The Colorado Senate today gave unanimous bipartisan support to the READ Act, which gives school districts and parents tools to help struggling K-3 students develop their reading skills.
Senator Johnston, the bill’s co-sponsor, worked with parents, teachers, and school groups to amend the bill’s provisions to provide districts with more tools and resources to aid early literacy efforts. The bill was praised by Democrats and Republicans before today’s vote and is expected to receive Governor Hickenlooper’s signature.
The READ Act focuses on early identification of and intervention for students in kindergarten through third-grade (collectively, “early-grade learners”) who read below grade level.
Beginning in the 2013-14 academic year, local education providers (“LEPs”) are to begin assessing all early-grade learners and diagnosing students’ specific reading skills deficiencies. If an early-grade learner is identified as having a significant reading deficiency (SRD), the student’s teacher must notify the student’s parent(s) and invite the parent(s) to work with the teacher to develop a student-specific Reading to Ensure Academic Development Plan (“READ Plan”).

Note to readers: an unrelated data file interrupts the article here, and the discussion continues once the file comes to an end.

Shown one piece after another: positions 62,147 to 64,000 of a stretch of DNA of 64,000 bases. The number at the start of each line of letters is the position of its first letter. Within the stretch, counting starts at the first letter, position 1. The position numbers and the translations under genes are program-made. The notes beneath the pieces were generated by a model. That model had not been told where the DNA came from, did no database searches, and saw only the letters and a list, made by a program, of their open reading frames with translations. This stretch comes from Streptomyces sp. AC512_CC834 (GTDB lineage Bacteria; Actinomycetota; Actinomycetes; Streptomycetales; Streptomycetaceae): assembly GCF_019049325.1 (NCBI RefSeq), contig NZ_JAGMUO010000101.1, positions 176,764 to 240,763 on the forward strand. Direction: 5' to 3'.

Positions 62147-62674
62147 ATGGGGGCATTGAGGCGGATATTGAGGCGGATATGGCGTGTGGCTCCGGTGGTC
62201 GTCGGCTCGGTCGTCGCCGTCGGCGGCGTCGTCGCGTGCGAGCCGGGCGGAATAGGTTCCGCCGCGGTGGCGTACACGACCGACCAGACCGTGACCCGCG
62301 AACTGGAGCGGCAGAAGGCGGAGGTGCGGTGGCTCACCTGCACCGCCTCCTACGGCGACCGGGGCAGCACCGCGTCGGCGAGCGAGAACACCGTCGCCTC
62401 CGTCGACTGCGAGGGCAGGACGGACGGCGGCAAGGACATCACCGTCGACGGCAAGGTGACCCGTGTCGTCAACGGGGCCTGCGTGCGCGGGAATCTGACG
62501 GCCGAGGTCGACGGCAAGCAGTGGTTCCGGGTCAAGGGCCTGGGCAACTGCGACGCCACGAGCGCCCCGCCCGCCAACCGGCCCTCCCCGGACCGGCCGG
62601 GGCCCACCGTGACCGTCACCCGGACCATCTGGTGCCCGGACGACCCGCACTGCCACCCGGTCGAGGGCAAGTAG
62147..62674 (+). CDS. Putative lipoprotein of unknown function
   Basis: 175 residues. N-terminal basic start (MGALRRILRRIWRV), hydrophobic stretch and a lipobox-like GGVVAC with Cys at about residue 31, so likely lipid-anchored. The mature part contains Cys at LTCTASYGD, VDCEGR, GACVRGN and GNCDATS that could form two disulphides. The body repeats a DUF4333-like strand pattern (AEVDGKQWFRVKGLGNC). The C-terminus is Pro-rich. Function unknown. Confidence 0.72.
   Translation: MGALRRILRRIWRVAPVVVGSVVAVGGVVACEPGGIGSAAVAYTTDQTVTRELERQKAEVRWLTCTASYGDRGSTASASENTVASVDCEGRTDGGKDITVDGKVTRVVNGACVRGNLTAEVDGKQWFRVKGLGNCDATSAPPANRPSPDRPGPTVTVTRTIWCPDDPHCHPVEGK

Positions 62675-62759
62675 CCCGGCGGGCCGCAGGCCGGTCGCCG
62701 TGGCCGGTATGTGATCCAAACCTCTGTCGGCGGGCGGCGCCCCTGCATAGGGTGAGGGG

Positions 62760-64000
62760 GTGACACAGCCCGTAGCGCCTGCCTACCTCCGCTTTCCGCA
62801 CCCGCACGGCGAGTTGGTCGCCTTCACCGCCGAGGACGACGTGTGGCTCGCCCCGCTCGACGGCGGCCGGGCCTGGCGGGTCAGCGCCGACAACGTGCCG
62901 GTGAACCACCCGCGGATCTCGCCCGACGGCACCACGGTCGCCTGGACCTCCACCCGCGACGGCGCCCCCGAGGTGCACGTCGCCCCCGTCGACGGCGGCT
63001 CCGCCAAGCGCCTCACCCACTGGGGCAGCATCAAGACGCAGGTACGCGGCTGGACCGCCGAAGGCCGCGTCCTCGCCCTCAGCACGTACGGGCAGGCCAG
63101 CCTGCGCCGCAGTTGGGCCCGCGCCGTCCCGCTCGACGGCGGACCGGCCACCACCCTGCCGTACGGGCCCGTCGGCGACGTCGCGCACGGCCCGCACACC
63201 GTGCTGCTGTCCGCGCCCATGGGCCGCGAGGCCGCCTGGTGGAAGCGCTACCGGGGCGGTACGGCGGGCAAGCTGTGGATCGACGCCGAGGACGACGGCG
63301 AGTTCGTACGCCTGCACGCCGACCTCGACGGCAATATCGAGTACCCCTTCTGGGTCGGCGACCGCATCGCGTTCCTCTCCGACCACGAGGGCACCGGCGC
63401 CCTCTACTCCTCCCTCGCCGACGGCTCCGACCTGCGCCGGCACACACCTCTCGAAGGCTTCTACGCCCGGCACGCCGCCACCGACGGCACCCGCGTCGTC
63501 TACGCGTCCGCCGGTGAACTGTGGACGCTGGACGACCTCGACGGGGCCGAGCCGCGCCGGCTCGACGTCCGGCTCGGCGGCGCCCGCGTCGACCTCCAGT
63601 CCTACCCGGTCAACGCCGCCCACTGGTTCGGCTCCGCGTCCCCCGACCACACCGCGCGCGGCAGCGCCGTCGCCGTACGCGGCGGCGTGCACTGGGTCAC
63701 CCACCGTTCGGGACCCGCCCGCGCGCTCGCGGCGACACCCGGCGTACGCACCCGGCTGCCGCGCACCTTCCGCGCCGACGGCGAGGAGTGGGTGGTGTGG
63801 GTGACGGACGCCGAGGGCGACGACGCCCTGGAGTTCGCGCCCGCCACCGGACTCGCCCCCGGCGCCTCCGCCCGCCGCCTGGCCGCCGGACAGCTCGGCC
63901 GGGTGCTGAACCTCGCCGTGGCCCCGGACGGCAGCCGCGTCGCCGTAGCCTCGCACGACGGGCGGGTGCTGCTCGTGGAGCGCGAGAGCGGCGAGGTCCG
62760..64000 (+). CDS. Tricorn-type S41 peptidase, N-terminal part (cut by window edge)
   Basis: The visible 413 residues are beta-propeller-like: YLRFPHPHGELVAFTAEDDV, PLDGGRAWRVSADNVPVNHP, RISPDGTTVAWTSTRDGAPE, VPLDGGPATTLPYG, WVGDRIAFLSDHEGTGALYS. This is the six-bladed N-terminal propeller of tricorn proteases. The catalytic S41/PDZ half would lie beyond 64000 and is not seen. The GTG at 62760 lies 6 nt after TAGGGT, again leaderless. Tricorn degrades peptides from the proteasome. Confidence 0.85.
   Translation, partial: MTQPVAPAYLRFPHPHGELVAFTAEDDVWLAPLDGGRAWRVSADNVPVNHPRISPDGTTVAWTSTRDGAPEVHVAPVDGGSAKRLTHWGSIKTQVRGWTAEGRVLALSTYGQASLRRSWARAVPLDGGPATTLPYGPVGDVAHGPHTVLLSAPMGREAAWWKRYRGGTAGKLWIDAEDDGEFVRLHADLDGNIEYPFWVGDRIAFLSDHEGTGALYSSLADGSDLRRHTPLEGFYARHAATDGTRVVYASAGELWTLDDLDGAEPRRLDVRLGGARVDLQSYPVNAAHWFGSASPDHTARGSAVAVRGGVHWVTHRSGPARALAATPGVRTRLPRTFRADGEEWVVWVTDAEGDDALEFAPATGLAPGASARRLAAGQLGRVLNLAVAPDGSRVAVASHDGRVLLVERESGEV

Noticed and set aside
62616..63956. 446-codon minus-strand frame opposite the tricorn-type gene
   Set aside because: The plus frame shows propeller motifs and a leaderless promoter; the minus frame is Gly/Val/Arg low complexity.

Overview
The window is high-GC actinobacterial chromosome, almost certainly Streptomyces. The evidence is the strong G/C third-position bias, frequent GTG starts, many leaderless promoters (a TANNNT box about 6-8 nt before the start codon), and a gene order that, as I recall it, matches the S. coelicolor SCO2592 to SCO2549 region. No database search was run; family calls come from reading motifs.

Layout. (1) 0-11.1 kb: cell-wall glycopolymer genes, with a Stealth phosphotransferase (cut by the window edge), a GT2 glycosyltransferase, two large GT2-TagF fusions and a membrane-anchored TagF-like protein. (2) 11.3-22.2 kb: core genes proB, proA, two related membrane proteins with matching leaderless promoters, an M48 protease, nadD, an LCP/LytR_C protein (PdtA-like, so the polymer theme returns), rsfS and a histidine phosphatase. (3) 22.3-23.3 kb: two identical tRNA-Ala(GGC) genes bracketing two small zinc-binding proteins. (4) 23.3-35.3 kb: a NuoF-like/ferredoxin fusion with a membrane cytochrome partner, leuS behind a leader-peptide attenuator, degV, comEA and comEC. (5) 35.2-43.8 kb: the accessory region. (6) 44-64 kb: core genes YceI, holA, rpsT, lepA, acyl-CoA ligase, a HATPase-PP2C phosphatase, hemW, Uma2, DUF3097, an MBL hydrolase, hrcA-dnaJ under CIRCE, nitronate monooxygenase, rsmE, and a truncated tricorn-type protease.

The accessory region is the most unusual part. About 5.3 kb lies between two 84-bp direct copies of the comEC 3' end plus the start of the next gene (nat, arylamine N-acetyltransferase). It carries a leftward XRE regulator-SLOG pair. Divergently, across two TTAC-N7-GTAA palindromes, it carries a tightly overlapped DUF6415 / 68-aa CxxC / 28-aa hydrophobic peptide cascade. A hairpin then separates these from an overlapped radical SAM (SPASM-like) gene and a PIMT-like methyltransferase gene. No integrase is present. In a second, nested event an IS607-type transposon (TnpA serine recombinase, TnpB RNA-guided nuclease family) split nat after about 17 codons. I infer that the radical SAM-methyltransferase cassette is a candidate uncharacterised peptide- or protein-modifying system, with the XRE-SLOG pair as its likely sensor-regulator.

The student’s READ Plan must include:
In addition to establishing a $4 million Early Literacy Grant Program in the Colorado Department of Education to provide funding to LEPs for literacy assessments, professional development, instructional support, and appropriate interventions, the Act allocates approximately $16 million to be distributed to LEPs based on the number of identified SRD kids. Districts have flexibility in determining how to use the dollars, but the Act creates the following literacy supports: